Top tech tools that will revolutionise education

Technology is set to revolutionise education. (Duncan Alfreds, Fin24)
Technology is set to revolutionise education. (Duncan Alfreds, Fin24)

Cape Town - It is no secret that technology is set to revolutionise education, but as the cost of the technology decreases, particular solutions will take centre stage, a research firm has found.

According to researchers Gartner, technology solutions not specifically designed for education will make their way to school desks in the near future.

"An increasing number of technical innovations and technology trends are emerging from within the industry, but most will emerge outside the industry, driven by major forces such as digital business and the consumerisation and industrialisation of IT," said Jan-Martin Lowendahl, Gartner vice president and analyst.

But technology in education must be done within the context of an environment where teachers are properly equipped to use the equipment in lessons.

"Training, training and then some more training of teachers, as well as education department officials.  The major reason for under-utilisation (or in many cases, non-use) of technology in schools is the lack of understanding on the part of teachers of the way in which technology is to be employed in the classroom," Kobus Van Wyk, head of e-Learning at Mustek told Fin24.

Massive educational programme

Van Wyk was responsible for the Khanya Project which was tasked with equipping schools in the Western Cape with computer technologies.

In the decade that the project ran, he spent a budget of R1bn and trained 27 000 teachers to use technology in the classroom.

Watch this News24 Live video where Kobus Van Wyk explains why teacher training is vital:

The Gauteng education department has announced a technology in education programme estimated to cost R17bn.

But while teachers could be expected to understand how tablets, laptops or smartphones work in their personal lives, it is important to include specific training for these as part of the curriculum.

"With close to 400 000 teachers in South Africa, it should be clear that the training (perhaps we should call it up-skilling) of teachers is a massive task. It will be an expensive and a labour intensive exercise. But unless it is done in tandem with the roll-out of technology devices in schools, there will be minimal return on the technology investment," said Van Wyk.

Gartner said that worldwide education spending is forecast to reach $67.8bn in 2015, representing a growth rate of 2.3%.


The company identified these top strategies for technology in education:

1.    Adaptive Learning
Adaptive learning is a type of crowd-sourcing and big data collection. The value lies in the metadata attached to each learning "morsel", which must then be combined with enough data of students trying to master the topic to allow personalised learning.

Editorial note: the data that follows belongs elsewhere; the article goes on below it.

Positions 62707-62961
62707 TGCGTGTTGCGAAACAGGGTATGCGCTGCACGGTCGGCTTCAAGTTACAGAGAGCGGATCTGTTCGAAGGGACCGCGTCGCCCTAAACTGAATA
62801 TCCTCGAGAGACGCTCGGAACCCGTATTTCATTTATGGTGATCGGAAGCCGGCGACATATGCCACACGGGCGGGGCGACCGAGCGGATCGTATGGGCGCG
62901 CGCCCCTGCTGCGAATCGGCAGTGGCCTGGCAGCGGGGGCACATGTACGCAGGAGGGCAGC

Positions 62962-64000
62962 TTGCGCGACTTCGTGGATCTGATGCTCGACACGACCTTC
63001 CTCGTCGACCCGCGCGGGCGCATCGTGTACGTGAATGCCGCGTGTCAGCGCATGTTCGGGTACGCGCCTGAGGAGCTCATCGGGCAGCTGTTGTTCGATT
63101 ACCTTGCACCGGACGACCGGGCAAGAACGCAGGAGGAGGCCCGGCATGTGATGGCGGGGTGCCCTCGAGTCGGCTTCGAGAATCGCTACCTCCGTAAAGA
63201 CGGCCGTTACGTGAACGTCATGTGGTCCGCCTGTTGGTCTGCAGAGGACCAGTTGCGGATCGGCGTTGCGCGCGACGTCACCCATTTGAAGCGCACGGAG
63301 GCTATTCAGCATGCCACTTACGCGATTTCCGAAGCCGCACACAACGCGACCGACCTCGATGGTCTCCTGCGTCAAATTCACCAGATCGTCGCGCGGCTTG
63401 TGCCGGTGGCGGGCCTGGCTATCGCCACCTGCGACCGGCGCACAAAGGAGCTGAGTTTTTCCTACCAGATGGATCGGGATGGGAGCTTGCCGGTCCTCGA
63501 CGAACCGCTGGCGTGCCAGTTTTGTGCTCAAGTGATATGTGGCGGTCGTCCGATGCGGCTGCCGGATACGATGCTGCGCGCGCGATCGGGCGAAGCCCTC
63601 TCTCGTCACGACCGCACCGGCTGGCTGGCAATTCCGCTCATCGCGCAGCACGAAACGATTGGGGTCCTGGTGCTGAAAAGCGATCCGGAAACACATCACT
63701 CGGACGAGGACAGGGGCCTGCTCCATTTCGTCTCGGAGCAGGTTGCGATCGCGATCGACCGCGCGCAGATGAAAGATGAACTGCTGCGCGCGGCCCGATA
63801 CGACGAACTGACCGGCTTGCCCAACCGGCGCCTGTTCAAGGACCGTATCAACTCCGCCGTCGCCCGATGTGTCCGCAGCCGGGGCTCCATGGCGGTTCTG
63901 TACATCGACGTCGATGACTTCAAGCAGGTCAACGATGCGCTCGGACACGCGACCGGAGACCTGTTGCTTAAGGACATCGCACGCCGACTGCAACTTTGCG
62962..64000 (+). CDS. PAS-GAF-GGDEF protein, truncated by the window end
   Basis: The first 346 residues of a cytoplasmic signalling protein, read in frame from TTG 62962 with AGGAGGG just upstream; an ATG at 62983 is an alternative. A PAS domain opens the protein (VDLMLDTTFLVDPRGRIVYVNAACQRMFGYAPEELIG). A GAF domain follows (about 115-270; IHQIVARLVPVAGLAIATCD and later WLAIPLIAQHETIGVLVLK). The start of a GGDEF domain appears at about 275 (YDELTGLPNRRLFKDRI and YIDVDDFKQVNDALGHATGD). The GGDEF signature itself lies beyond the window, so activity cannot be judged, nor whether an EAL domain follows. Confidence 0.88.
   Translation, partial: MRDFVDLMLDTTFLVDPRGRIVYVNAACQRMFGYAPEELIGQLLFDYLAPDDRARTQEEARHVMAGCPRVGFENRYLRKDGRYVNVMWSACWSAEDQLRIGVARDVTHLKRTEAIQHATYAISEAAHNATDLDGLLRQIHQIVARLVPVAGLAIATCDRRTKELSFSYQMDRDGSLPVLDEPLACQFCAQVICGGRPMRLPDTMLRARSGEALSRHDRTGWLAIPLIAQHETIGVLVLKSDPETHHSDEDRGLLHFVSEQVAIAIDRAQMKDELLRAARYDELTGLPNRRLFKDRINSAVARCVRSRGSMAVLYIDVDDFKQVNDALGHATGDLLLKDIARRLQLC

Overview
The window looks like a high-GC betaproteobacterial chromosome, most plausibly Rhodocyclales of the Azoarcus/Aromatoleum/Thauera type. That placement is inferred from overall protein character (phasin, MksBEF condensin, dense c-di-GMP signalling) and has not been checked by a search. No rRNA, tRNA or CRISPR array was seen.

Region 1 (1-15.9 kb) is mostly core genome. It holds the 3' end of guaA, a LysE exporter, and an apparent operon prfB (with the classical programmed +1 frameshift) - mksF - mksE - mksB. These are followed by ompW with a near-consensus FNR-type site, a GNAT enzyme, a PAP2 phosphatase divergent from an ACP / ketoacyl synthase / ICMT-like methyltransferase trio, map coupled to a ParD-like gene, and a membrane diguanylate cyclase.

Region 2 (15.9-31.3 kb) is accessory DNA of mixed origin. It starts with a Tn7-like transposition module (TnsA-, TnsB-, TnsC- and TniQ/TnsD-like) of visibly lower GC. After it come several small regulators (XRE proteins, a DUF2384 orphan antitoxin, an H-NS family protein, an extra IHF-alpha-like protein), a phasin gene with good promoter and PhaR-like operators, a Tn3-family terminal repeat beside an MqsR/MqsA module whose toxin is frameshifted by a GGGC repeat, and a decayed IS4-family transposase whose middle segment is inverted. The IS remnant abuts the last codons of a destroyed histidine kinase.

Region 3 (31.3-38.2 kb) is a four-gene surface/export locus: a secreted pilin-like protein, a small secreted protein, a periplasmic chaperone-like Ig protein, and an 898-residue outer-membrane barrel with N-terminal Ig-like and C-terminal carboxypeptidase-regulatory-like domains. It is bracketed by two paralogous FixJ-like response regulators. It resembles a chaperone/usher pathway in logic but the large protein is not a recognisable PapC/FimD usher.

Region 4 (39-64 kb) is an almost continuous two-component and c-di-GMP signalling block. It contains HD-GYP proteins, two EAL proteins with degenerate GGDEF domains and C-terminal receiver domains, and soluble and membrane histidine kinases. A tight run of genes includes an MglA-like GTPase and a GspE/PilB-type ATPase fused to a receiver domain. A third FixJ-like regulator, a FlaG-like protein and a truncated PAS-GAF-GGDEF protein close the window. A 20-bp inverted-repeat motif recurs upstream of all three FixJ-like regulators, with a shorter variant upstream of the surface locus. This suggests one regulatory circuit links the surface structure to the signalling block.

2.    Adaptive E-Textbooks
E-textbooks can be edited to include up-to-date information, be assembled or disassembled, or include content from other sources and social interaction.
3.    CRM
Customer relationship management (CRM) is a tool for tracking and managing relationships with constituents, including prospective and current students, parents, alumni, corporations, benefactors and other friends of the institution.
4.    Big Data
Big data in education is associated with collecting vast amounts of data from the digitised activities of students, parents, faculty and staff, transforming that into information, and producing or recommending actions aimed at improving institution outcomes.

 5.    Sourcing Strategies
Strategic sourcing helps IT to focus from administrative transactions and operational support toward activities that enable differentiation and innovation for the institution.

Watch this News24 Live video where Kobus Van Wyk explain how to get the best out of technology in education:

6.    'Exostructure'
When done right, an 'exostructure' approach enables institutions to leverage services from the cloud, rather than having to bring them inside the campus walls.

7.    Open Micro-credentials
Micro-credentials in the form of various badges or points have existed for some time in digital social environments in general, and in learning environments in particular. A key problem is that these environments are proprietary, which makes it difficult to display achievements outside of them. The aim of open micro-credentials is to remedy that problem.

8.    Digital Assessment
Digital assessment is ultimately about being able to do any assessment digitally, to remove the need for physically tethered as well as human-proctored tests and improve modes of testing, grading and data analysis.

9.    Mobile
Mobile in education includes use in all aspects of the academy - administration, education and research. However, the domain is maturing slowly and inhibited by smartphone cost, device limitations (such as battery life), the development of m-learning course materials, lack of skills and the wide diversity of mobile devices.

10.  Social Learning
Social learning gives learners the ability to establish a presence or social profile that reflects their expertise and interest; to create, discuss, share and capture learning content.

Van Wyk said that technology solutions for educations could revolutionise education in the country, and warned that teachers would have to find ways to cope with learners who have access to the same information.

"The attention of learners is no longer on the teacher who stands in front of the classroom, dispensing information when and how he or she wishes.  Their attention is now on a device in their own hands.  They can find information themselves, they communicate in different ways and can communicate with each other, and learning is no longer linear."

- Follow Duncan on Twitter

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